• Chen, S.G., Parchi, P., Brown, P., Capellari, S., Zou, W., Cochran, E.J., Vnencak-Jones, C.L., Julien, J., Vital, C., Mikol, J., et al. 1997. Allelic origin of the abnormal prion protein isoform in familial prion diseases. Nat. Med. 3: 1009–1015. [PubMed]
  • Chesebro, B. 2003. Introduction to the transmissible spongiform encephalopathies or prion diseases. Br. Med. Bull. 66: 1–20. [PubMed]
  • Chesebro, B., Wehrly, K., Caughey, B., Nishio, J., Ernst, D., and Race, R. 1993. Foreign PrP expression and scrapie infection in tissue culture cell lines. Dev. Biol. Stand. 80: 131–140. [PubMed]
  • Chesebro, B., Trifilo, M., Race, R., Meade-White, K., Teng, C., LaCasse, R., Raymond, L., Favara, C., Baron, G., Priola, S., et al. 2005. Anchorless prion protein results in infectious amyloid disease without clinical scrapie. Science 308: 1435–1439. [PubMed]
  • Chiesa, R., Piccardo, P., Ghetti, B., and Harris, D.A. 1998. Neurological illness in transgenic mice expressing a prion protein with an insertional mutation. Neuron 21: 1339–1351. [PubMed]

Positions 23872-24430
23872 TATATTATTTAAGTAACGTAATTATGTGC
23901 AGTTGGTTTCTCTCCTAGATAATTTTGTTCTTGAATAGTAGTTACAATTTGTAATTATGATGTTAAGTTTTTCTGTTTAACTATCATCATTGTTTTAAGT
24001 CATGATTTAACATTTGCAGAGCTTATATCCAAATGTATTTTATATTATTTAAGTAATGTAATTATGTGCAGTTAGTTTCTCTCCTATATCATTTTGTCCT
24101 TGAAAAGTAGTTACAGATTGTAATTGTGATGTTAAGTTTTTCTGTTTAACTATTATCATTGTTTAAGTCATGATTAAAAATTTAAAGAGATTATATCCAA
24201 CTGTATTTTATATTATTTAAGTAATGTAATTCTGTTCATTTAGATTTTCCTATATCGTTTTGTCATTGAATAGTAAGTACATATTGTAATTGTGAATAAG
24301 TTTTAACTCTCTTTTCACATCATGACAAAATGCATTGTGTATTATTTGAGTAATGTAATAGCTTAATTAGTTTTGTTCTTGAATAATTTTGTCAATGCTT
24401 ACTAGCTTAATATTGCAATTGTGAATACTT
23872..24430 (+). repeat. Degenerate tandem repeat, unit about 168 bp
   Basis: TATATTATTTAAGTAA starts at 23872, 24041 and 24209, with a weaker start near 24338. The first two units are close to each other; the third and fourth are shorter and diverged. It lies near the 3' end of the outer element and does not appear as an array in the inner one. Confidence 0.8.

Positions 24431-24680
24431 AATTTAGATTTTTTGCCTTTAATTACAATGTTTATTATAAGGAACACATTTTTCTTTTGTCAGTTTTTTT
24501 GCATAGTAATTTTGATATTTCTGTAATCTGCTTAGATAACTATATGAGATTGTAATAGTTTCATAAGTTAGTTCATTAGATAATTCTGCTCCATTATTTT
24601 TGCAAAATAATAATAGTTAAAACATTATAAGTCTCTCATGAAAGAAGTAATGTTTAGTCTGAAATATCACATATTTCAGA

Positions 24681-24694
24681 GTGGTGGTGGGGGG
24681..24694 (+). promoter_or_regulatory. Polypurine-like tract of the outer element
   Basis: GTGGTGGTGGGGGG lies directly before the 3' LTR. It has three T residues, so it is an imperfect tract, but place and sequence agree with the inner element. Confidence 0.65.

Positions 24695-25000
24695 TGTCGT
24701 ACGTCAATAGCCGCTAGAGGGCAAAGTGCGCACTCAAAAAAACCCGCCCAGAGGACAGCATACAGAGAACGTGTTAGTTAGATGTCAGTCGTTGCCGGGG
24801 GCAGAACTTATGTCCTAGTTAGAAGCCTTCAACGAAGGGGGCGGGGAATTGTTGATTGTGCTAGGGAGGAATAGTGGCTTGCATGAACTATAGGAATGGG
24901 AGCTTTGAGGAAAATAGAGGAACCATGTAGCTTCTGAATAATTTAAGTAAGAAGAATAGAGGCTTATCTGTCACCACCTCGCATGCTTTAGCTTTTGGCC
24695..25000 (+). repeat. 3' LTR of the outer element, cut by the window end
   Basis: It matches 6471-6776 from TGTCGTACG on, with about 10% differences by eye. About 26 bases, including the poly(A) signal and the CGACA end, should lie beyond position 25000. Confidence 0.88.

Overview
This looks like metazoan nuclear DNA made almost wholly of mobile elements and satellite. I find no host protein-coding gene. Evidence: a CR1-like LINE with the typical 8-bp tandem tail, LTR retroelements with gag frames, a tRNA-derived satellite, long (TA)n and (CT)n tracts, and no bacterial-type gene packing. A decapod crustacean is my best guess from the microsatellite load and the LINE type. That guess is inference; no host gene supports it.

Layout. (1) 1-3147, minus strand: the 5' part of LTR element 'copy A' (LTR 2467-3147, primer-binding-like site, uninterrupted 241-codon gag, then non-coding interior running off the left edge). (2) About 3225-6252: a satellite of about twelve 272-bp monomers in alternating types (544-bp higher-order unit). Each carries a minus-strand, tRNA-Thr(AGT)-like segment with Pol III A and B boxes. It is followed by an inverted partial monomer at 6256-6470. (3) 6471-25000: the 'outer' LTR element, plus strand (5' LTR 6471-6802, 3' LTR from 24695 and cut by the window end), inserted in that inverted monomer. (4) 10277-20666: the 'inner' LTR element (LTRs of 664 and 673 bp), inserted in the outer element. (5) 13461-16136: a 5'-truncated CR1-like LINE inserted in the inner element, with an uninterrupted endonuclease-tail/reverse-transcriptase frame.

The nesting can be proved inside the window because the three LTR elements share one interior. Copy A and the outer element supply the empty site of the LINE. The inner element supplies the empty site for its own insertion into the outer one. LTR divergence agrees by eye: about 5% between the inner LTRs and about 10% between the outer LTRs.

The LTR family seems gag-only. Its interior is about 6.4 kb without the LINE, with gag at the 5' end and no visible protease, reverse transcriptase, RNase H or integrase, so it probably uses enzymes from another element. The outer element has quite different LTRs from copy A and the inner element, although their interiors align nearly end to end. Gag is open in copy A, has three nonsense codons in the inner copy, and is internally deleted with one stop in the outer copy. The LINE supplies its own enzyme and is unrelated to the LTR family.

• Chiesa, R., Drisaldi, B., Quaglio, E., Migheli, A., Piccardo, P., Ghetti, B., and Harris, D.A. 2000. Accumulation of protease-resistant prion protein (PrP) and apoptosis of cerebellar granule cells in transgenic mice expressing a PrP insertional mutation. Proc. Natl. Acad. Sci. 97: 5574–5579. [PMC free article] [PubMed]
  • Chiesa, R., Pestronk, A., Schmidt, R.E., Tourtellotte, W.G., Ghetti, B., Piccardo, P., and Harris, D.A. 2001. Primary myopathy and accumulation of PrPSc-like molecules in peripheral tissues of transgenic mice expressing a prion protein insertional mutation. Neurobiol. Dis. 8: 279–288. [PubMed]
  • Chiesa, R., Piccardo, P., Quaglio, E., Drisaldi, B., Si-Hoe, S.L., Takao, M., Ghetti, B., and Harris, D.A. 2003. Molecular distinction between pathogenic and infectious properties of the prion protein. J. Virol. 77: 7611–7622. [PMC free article] [PubMed]
  • Collinge, J., Sidle, K.C., Meads, J., Ironside, J., and Hill, A.F. 1996. Molecular analysis of prion strain variation and the aetiology of ‘new variant’ CJD. Nature 383: 685–690. [PubMed]
  • Collins, S.J., Lawson, V.A., and Masters, C.L. 2004. Transmissible spongiform encephalopathies. Lancet 363: 51–61. [PubMed]
  • Croes, E.A., Theuns, J., Houwing-Duistermaat, J.J., Dermaut, B., Sleegers, K., Roks, G., Van den Broeck, M., van Harten, B., van Swieten, J.C., Cruts, M., et al. 2004. Octapeptide repeat insertions in the prion protein gene and early onset dementia. J. Neurol. Neurosurg. Psychiatry 75: 1166–1170. [PMC free article] [PubMed]